What to Know
- Rescue workers continued digging feverishly for a sixth day Tuesday, after stressing Monday that they could still find survivors in the rubble of a collapsed Surfside condo building
- The death toll rose by two Monday, to a total of 11 confirmed dead
- So far 150 people are still missing, and no one has been pulled out alive since the first hours after the structure fell
Rescuers' search for survivors entered a sixth day Tuesday, as crews working the site of the South Florida condo building collapse have used bucket brigades and heavy machinery atop a precarious mound of pulverized concrete, twisted steel and the remnants of dozens of households.
Authorities said Monday evening that the efforts are still a search-and-rescue operation, but no one has been found alive since hours after the collapse on Thursday. Eleven people have been confirmed killed, and 150 others are still missing in the community of Surfside, just outside Miami Beach.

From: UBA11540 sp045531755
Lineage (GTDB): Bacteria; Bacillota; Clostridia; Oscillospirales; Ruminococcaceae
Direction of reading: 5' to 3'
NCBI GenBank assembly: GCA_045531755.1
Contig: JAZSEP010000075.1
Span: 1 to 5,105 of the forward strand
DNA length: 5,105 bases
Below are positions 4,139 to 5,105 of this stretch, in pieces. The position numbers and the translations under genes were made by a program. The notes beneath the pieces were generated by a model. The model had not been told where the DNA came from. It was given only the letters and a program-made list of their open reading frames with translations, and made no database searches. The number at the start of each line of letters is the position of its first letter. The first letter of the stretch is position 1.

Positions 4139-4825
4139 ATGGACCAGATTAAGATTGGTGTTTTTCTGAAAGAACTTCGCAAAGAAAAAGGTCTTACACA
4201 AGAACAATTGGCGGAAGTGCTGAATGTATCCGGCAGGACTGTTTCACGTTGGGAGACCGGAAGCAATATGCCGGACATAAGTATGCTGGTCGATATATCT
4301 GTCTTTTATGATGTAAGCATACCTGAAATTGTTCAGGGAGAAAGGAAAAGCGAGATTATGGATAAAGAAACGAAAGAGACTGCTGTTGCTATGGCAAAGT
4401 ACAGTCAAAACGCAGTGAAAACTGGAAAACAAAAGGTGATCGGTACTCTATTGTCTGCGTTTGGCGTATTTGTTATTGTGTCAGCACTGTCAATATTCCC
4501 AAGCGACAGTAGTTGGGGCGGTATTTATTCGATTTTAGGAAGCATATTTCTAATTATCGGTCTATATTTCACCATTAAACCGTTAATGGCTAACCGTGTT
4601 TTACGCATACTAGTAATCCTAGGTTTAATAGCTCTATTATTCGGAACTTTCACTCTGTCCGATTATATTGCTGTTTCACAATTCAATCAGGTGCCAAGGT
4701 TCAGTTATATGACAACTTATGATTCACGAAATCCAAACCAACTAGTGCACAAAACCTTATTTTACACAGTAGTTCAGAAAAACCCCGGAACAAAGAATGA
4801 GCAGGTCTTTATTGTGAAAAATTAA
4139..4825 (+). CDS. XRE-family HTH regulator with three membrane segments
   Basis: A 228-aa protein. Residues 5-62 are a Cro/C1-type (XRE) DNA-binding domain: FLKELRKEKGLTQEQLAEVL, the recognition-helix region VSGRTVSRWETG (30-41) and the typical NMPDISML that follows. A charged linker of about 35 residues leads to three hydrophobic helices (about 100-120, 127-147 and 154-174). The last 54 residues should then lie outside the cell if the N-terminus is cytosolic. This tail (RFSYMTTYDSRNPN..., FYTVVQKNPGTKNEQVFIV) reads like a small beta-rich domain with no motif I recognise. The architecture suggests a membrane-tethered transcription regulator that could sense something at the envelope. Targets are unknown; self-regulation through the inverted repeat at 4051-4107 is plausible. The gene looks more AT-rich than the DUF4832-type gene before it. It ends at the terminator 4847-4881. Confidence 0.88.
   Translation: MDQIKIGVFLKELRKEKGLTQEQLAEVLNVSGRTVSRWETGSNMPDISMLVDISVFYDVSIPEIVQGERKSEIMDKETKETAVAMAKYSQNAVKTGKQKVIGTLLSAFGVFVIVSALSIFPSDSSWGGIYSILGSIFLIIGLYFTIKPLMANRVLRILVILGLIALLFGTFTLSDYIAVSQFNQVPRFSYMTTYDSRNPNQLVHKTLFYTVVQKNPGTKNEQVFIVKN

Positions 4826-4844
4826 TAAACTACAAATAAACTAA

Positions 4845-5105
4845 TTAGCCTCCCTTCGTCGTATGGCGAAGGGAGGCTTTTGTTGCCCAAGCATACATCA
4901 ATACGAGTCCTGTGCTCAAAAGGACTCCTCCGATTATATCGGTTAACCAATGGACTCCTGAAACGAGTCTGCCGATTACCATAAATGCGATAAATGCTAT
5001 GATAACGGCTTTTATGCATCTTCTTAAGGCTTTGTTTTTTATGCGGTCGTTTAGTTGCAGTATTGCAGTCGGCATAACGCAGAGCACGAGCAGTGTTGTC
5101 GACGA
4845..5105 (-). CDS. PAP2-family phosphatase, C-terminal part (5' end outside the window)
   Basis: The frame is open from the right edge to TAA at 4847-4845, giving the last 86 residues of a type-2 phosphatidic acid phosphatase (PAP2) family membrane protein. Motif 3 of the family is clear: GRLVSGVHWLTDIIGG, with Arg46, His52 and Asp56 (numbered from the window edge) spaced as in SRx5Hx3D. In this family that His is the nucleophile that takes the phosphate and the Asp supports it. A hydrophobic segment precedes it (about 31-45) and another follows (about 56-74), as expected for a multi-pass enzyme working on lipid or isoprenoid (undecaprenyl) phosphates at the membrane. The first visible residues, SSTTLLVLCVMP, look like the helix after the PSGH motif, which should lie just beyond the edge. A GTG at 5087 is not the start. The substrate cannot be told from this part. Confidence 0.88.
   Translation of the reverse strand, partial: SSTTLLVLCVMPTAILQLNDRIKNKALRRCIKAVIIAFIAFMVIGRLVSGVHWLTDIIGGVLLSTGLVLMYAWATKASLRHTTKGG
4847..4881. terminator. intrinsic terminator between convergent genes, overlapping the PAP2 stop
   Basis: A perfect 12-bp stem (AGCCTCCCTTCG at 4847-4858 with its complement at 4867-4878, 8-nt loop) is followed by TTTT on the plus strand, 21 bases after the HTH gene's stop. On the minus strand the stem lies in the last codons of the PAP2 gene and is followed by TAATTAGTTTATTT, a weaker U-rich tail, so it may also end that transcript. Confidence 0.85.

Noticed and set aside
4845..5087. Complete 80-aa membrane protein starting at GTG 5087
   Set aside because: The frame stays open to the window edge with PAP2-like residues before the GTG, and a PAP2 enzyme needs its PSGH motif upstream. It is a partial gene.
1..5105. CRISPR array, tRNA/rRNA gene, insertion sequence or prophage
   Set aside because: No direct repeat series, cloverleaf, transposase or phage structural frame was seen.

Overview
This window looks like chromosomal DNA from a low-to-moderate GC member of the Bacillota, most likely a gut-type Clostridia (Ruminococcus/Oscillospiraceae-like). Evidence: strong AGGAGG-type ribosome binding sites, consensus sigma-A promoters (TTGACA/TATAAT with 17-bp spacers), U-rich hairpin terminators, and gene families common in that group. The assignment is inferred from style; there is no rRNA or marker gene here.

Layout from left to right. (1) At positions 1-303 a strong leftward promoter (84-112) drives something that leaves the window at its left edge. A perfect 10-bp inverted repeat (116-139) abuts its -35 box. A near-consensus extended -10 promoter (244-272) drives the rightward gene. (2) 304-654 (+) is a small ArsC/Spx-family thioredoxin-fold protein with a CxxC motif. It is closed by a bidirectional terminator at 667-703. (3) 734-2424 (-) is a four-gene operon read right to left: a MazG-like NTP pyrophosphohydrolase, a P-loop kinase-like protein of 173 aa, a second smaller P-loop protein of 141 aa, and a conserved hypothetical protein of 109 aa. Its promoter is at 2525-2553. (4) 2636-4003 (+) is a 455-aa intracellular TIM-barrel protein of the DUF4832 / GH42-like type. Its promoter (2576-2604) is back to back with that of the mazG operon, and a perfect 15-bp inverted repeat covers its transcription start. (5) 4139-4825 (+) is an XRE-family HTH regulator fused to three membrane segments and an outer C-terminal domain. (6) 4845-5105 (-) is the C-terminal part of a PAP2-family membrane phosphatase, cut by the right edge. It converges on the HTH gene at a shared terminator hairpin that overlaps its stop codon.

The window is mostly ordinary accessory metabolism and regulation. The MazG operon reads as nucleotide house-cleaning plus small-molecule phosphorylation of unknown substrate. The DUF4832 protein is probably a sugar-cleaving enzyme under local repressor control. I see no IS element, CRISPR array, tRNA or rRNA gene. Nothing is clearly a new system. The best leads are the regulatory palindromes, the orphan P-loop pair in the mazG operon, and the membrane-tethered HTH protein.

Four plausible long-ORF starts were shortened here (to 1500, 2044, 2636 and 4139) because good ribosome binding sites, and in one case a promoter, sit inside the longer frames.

CONDO COLLAPSE LATEST
Rescue crews pulled two more bodies from the rubble Monday, Miami-Dade Mayor Daniella Levine Cava said. All of the victims that were found were scattered throughout the debris field.
"We have people waiting and waiting for news. That is excruciating. We have them coping with the news that they may not have their loved ones come out alive. This is the kind of information that is excruciating for everyone," Levine Cava said. "They know we’re working around the clock on search and rescue efforts. They know we’re with them as our police director said today they are our family now. I believe that they feel that and recognize that even through the pain."
Miami-Dade police identified three more victims Monday night: Marcus Joseph Guara, 52; Frank Kleiman, 55; and Michael David Altman, 50.
The pancake collapse of the 12-story building left layer upon layer of intertwined debris, frustrating efforts to reach anyone who may have survived in a pocket of space.